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author | nipkow |

Fri, 09 May 2003 18:00:30 +0200 | |

changeset 13996 | a994b92ab1ea |

parent 13995 | ab988a7a8a3b |

child 13997 | 3d53dcd77877 |

*** empty log message ***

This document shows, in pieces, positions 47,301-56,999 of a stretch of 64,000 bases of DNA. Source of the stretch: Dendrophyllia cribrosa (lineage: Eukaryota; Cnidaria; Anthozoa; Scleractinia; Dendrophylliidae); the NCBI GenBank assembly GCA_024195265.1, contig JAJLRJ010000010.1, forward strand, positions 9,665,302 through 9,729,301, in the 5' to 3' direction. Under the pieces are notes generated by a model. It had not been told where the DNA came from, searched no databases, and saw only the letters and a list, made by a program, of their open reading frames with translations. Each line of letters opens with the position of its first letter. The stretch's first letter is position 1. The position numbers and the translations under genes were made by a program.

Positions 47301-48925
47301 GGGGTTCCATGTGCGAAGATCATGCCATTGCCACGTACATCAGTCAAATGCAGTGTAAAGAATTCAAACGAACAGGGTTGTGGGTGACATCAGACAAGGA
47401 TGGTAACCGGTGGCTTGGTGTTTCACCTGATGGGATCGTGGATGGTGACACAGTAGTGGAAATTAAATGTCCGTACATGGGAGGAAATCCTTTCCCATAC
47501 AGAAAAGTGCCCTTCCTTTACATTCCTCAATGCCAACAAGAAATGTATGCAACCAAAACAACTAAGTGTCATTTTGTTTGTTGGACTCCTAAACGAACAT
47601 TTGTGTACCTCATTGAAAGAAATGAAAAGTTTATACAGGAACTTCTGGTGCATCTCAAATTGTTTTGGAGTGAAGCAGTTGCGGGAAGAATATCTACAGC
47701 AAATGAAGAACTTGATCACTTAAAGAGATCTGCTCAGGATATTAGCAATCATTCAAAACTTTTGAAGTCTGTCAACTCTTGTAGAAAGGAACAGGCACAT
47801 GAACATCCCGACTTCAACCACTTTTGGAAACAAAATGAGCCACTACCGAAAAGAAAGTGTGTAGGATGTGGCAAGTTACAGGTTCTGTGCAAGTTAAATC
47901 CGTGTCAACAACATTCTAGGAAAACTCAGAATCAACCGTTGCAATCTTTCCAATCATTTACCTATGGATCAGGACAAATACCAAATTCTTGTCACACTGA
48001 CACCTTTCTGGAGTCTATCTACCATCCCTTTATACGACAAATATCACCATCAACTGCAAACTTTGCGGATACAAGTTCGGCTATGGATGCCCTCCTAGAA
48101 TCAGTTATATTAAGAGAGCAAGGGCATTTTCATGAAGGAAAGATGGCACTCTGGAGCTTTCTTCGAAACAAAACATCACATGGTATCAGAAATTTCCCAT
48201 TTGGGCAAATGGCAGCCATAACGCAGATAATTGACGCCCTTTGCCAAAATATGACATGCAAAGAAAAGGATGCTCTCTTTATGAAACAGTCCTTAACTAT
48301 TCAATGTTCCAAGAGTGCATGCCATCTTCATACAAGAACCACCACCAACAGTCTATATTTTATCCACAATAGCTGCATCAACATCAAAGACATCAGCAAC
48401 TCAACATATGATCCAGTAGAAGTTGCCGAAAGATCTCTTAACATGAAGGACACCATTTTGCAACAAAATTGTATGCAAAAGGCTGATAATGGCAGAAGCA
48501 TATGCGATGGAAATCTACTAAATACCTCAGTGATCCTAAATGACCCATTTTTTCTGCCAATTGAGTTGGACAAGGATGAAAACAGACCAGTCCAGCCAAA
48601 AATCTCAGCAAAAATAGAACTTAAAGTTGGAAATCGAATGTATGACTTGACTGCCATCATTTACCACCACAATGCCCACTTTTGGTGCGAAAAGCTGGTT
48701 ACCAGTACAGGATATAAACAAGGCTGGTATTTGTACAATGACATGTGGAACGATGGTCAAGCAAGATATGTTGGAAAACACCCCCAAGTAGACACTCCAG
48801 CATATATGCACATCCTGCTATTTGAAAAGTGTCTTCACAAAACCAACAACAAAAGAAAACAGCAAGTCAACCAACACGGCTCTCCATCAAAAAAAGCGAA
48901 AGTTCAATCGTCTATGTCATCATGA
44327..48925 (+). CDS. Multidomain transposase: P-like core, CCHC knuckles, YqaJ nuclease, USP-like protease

--- a/doc-src/TutorialI/Misc/document/natsum.tex Fri May 09 17:19:58 2003 +0200 +++ b/doc-src/TutorialI/Misc/document/natsum.tex Fri May 09 18:00:30 2003 +0200 @@ -92,15 +92,13 @@ \isamarkupfalse% % \begin{isamarkuptext}% -\noindent -The method \methdx{arith} is more general. It attempts to prove -the first subgoal provided it is a quantifier-free \textbf{linear arithmetic} -formula. Such formulas may involve the -usual logical connectives (\isa{{\isasymnot}}, \isa{{\isasymand}}, \isa{{\isasymor}}, -\isa{{\isasymlongrightarrow}}), the relations \isa{{\isacharequal}}, \isa{{\isasymle}} and \isa{{\isacharless}}, -and the operations -\isa{{\isacharplus}}, \isa{{\isacharminus}}, \isa{min} and \isa{max}. -For example,% +\noindent The method \methdx{arith} is more general. It attempts to +prove the first subgoal provided it is a \textbf{linear arithmetic} formula. +Such formulas may involve the usual logical connectives (\isa{{\isasymnot}}, +\isa{{\isasymand}}, \isa{{\isasymor}}, \isa{{\isasymlongrightarrow}}, \isa{{\isacharequal}}, +\isa{{\isasymforall}}, \isa{{\isasymexists}}), the relations \isa{{\isacharequal}}, +\isa{{\isasymle}} and \isa{{\isacharless}}, and the operations \isa{{\isacharplus}}, \isa{{\isacharminus}}, +\isa{min} and \isa{max}. For example,% \end{isamarkuptext}% \isamarkuptrue% \isacommand{lemma}\ {\isachardoublequote}min\ i\ {\isacharparenleft}max\ j\ {\isacharparenleft}k{\isacharasterisk}k{\isacharparenright}{\isacharparenright}\ {\isacharequal}\ max\ {\isacharparenleft}min\ {\isacharparenleft}k{\isacharasterisk}k{\isacharparenright}\ i{\isacharparenright}\ {\isacharparenleft}min\ i\ {\isacharparenleft}j{\isacharcolon}{\isacharcolon}nat{\isacharparenright}{\isacharparenright}{\isachardoublequote}\isanewline @@ -119,16 +117,19 @@ \begin{isamarkuptext}% \noindent is not proved even by \isa{arith} because the proof relies -on properties of multiplication. +on properties of multiplication. Only multiplication by numerals (which is +the same as iterated addition) is allowed. -\begin{warn} - The running time of \isa{arith} is exponential in the number of occurrences - of \ttindexboldpos{-}{$HOL2arithfun}, \cdx{min} and +\begin{warn} The running time of \isa{arith} is exponential in the number + of occurrences of \ttindexboldpos{-}{$HOL2arithfun}, \cdx{min} and \cdx{max} because they are first eliminated by case distinctions. - Even for linear arithmetic formulae, \isa{arith} is incomplete. If divisibility plays a - role, it may fail to prove a valid formula, for example - \isa{m{\isacharplus}m\ {\isasymnoteq}\ n{\isacharplus}n{\isacharplus}{\isacharparenleft}{\isadigit{1}}{\isacharcolon}{\isacharcolon}nat{\isacharparenright}}. Fortunately, such examples are rare. +If \isa{k} is a numeral, \sdx{div}~\isa{k}, \sdx{mod}~\isa{k} and +\isa{k}~\sdx{dvd} are also supported, where the former two are eliminated +by case distinctions, again blowing up the running time. + +If the formula involves explicit quantifiers, \isa{arith} may take +super-exponential time and space. \end{warn}% \end{isamarkuptext}% \isamarkuptrue%